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Old 06-01-2011, 07:10 AM   #1
Lisa R.
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Has anyone switched from English to Continental?
I've heard so many good things about how continental style knitting is so much better for avoiding repetitive motion injuries, and since I have a tendency toward tendonitis, I thought switching would be a good thing.

I took a class at Stitches and *love* the ease of the continental knitting....but I'm actually finding my "knitter's elbow" to be worse, not better. I realized I was still very tense because it was all new to me, but I'm beginning to relax more now.

I believe the logic that less movement should be a better thing, but just wondered if anybody found they perferred sticking with English even if you're having repetitive motion issues.

Maybe it's just because I'm working on a Moderne Baby Blanket and that's just so much garter stitch it doesn't matter what style you use!
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Old 06-01-2011, 09:52 AM   #2
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I don't see that one style or another would be better at preventing RSIs. Switching back and forth may be a good idea, but they both have repetitive movements even if not the same ones.
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Old 06-01-2011, 10:56 AM   #3
Jan in CA
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I taught myself continental for things like stranded knitting or making a ribbed scarf. I find it's harder on my hands than english though. There is less movement of my hands using english and less stress on the joints. English is my method of choice for most things.

I don't like it when people say continental is "better" or "faster" than the english because it's just not true for everyone. One size does not fit all so do what works for you personally.
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Old 06-01-2011, 01:08 PM   #4
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I have to agree with Jan. I tried continental style, after much practice, and found I used my hands/fingers a lot more than with the English-style knitting. I watched very closely to see the movement(s) with both and English is far less stressful than the other. However, what works for one doesn't necessarily for another. BTW, I do have carpal tunnel syndrome and I don't move my wrist or fingers with English nearly as much with the afflicted (working) hand.
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Old 06-01-2011, 01:29 PM   #5
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Part of the reason English gets a bad rap about hand movements is that most learn how videos show exaggerated wrapping motions and most of us don't actually knit that way, but keep the hands close or on the needles.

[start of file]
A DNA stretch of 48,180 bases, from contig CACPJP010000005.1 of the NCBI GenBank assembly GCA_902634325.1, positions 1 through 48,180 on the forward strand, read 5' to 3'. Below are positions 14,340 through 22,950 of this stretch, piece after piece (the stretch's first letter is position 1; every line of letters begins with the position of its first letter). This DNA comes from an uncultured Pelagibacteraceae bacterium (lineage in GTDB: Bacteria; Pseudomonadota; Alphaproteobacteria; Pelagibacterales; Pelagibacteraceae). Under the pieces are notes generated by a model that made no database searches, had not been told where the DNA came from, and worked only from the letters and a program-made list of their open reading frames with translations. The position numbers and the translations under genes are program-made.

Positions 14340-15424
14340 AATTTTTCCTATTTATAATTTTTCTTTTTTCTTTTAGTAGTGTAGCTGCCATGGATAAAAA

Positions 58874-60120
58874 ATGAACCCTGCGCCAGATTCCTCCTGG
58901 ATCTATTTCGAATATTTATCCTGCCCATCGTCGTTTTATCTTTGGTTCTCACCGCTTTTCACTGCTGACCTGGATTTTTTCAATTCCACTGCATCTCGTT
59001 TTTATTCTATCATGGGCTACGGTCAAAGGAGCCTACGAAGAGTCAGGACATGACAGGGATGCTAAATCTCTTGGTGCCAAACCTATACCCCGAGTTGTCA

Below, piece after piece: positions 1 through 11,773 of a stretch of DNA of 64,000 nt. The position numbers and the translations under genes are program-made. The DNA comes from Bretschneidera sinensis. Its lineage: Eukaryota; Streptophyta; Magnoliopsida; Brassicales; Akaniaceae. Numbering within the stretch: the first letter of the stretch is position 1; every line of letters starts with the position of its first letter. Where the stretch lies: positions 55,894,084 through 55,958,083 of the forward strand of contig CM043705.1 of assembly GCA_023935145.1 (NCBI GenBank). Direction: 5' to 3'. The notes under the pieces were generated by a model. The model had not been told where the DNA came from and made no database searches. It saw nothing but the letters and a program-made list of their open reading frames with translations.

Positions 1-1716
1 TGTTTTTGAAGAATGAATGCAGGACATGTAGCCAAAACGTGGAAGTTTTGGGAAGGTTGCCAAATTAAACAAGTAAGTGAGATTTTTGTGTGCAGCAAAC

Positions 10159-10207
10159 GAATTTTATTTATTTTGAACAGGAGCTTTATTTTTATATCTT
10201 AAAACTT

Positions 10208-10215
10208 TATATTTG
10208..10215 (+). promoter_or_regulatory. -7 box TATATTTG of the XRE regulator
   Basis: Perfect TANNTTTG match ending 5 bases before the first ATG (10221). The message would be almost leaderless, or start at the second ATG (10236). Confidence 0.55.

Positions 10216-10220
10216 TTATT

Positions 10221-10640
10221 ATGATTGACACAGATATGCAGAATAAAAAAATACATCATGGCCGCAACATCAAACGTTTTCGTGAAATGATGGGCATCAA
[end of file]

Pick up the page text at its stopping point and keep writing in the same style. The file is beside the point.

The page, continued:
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Old 06-01-2011, 07:04 PM   #6
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I tried and failed. Bah!

So I stick with what works for me. English.
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Old 06-02-2011, 08:57 AM   #7
Lisa R.
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Thanks, ladies. I was thinking that it would be better because it seemed like less movement...but for whatever reason, it's either not really less or just different than what I was doing before. I've been switching back and forth from one to the other to see what works better. Haven't fully decided, but am thinking I do better the way I've always done it.
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Old 06-02-2011, 02:38 PM   #8
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I switched many years ago from English to Continental. I use the English for two handed color work. I get a little trouble, with of all things, my left thumb which does absolutely nothing as far as I can tell. I guess it helps hold the work.

Every body is different so nothing works for everyone, but I find it much easier on my hands, not sure about elbows. Sometimes I think I will try knitting English a while for a change up. But I can't stand doing it for very long. My right fingers always feels so tensed up. I probably have a bad way of holding things or something, but this is what happens for me.
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Old 06-03-2011, 05:18 PM   #9
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Continental video...
Hi!

Even though I've gained lots of knitting experience over the last few years I still go back and review this video on continental knitting. It answered all my questions and truly launched me into a method I absolutely love!
http://www.youtube.com/watch?v=XuRLF...eature=related

I switched from English to Continental and haven't looked back, but am very happy that I can knit both methods easily. Sometimes changing to the alternate style can help relieve stress and perk up the interest level in a plain project with expanses of basic stitches. After a couple of large baby blankets done with the Grandmother's Favorite pattern (LOTS AND LOTS OF KNIT STITCHES! ) I was happy to have more than one style option!

Good luck with your projects whatever they are!

Happy knitting,
Ruthie
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Old 06-03-2011, 08:21 PM   #10
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When I took my first knitting class, the teacher insisted on teaching us English. I could not get it. I was slow and my brain just could not wrap itself around it. Then as I started knitting more, I just fell into Continental. I wasn't sure what I was doing, but knitting really became enjoyable to me. I occasionally try to knit English, but I still haven't been able to become proficient in that style. I think you knit in whatever style suits you. Most importantly, it should be fun and not a chore to do it!
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